It all felt inevitable.
After arriving in Russia with low expectations following some of English international football’s darkest years, Gareth Southgate and his well-bonded group offered a straw of hope that the hands of a nation clutched onto.
If anyone was expecting a measured response to England’s progress, in keeping with the team’s air of calm authority, they were to be sorely disappointed. England fans have had little to cheer about in recent years and they would make the most of every minute before it all came crashing down.
And when the final whistle blew following the defeat to Croatia on Wednesday night, behind the blind optimism there was a gut feeling it would turn out this way. It always does.
The frenzied reaction to the Three Lions’ exploits drew criticism from many quarters. In the immediate aftermath, Roy Keane, speaking live on ITV, accused the England fans and media of getting “ahead of themselves.”
People talked about the final, where they would watch it and imagined the scale of the victory parade. Then there were the social gatherings, beer showers and regurgitated strains of “It’s coming home.” For those not attached to the English football team, it may have seemed a little desperate.
But imagine for a second everyone had held back, shelved the party plans and warned each other not to get ahead of themselves. Imagine if the fans were more restrained, ‘that’ song wasn’t sung and life just carried on in a relatively normal way. Imagine if everyone had said: let’s save it for the final. And then lost to Croatia still.
Sometimes football is as much about the journey as it is about the destination. Liverpool may have lost the Champions League final back in May, but their fans probably had more fun than any others along the way, despite receiving widespread derision for their exuberant shows of support.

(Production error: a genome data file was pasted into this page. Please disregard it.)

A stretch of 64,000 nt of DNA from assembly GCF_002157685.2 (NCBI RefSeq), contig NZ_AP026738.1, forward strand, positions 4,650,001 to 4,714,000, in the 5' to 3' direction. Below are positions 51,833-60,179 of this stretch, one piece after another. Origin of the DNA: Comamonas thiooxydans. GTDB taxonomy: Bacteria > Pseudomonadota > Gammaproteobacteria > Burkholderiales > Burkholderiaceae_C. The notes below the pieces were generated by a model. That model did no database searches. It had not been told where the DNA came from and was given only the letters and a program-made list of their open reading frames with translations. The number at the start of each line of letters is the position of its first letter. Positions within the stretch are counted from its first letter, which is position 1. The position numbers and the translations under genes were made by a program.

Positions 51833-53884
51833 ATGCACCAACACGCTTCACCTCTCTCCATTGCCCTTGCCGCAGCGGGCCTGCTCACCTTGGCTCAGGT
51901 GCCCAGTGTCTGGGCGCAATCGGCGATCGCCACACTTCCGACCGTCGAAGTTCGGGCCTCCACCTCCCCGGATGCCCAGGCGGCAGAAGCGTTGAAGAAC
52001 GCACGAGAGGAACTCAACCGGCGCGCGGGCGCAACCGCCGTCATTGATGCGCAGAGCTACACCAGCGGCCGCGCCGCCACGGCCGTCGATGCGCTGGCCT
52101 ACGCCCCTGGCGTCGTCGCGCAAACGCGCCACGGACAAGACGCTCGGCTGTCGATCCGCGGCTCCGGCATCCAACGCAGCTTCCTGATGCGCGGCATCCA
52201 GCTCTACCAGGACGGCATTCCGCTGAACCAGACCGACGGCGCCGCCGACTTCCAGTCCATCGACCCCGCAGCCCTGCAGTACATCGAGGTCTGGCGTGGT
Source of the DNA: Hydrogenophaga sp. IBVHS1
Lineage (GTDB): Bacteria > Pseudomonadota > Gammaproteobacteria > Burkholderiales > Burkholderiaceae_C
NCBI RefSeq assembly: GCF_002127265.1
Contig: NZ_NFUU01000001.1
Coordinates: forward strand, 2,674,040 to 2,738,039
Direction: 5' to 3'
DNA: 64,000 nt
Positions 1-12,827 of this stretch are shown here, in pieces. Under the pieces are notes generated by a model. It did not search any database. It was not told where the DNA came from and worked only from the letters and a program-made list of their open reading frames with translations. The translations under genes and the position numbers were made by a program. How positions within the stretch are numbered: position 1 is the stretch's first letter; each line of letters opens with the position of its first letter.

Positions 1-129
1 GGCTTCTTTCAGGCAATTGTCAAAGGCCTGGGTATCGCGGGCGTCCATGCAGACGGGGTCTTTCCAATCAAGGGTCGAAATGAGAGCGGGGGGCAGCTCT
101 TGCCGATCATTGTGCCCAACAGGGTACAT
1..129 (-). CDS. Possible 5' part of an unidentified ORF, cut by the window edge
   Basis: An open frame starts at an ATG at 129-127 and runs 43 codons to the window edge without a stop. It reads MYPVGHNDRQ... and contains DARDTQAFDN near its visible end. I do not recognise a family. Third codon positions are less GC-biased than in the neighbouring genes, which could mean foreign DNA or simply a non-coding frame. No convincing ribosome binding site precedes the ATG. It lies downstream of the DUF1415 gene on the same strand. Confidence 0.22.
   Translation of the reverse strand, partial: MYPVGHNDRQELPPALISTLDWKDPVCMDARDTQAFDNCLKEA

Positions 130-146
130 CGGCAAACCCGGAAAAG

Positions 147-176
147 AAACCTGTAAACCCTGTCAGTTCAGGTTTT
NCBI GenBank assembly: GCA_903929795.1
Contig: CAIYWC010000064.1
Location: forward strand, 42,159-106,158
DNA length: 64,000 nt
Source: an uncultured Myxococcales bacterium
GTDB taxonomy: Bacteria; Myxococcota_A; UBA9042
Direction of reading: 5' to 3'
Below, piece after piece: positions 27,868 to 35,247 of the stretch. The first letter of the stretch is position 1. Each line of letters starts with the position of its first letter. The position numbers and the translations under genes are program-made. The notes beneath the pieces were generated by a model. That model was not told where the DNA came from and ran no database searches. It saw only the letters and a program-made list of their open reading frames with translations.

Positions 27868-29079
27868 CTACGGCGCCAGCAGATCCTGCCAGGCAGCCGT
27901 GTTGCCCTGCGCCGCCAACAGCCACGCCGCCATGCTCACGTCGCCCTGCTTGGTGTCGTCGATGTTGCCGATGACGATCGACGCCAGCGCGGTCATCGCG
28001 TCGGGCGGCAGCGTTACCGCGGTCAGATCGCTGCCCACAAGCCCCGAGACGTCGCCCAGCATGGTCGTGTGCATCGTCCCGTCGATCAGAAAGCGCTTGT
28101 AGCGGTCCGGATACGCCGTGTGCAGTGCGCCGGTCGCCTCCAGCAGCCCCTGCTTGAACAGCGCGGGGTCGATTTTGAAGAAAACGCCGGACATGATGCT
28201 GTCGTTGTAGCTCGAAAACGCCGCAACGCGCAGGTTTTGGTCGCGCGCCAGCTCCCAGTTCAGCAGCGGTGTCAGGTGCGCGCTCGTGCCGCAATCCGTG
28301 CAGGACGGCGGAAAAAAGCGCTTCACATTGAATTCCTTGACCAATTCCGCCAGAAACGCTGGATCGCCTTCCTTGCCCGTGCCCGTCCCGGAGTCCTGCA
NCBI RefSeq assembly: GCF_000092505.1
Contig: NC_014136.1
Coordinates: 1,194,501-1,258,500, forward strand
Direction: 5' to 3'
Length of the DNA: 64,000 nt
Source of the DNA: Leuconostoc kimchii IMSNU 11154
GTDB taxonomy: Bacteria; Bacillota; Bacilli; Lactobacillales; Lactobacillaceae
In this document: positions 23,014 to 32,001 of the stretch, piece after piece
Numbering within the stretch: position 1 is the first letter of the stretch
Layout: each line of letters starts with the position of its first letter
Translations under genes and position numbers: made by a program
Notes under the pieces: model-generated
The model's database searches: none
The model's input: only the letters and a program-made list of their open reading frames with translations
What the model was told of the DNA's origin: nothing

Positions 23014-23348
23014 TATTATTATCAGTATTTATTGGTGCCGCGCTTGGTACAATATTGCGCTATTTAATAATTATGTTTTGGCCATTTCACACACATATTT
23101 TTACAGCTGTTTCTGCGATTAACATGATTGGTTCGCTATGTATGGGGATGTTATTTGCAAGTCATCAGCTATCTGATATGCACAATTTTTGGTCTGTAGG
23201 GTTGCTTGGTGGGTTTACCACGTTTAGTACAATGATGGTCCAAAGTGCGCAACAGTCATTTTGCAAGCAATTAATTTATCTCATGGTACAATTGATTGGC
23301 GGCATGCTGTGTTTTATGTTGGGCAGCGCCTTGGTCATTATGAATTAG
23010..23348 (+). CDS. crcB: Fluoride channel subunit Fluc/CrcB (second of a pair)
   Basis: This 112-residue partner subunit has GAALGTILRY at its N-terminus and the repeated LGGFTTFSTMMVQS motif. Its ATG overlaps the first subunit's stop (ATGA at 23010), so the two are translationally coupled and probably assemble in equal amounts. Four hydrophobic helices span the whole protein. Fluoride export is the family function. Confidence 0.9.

And there were parallels in the way England’s fans milked every second of their World Cup run - the bravado fuelled by hope of victory, but tempered by the reality it could soon all be over. The desire to enjoy it while it lasts and see where we end up.
Amongst all that, there was talk of a nation being united. After two years of gloom, despondency and sniping from across the political divides, there was a rare moment of shared positivity.
And that positivity will be carried forward. For the first time in an age, England exit a tournament feeling good about the future. The second youngest squad in the tournament were 20 minutes away from facing the youngest in a World Cup final. The penalty shootout monkey has been removed from their backs and they a have manager who has given rise to a new team dynamic, a new identity.
England’s fans may have got carried away but the camp did not. They were well-prepared, grounded and never under-estimated their opponents. And it was this anchored approach behind the scenes that allowed those watching on to go just a little wild.
What are your thoughts? Did England get carried away? Let us know by commenting below.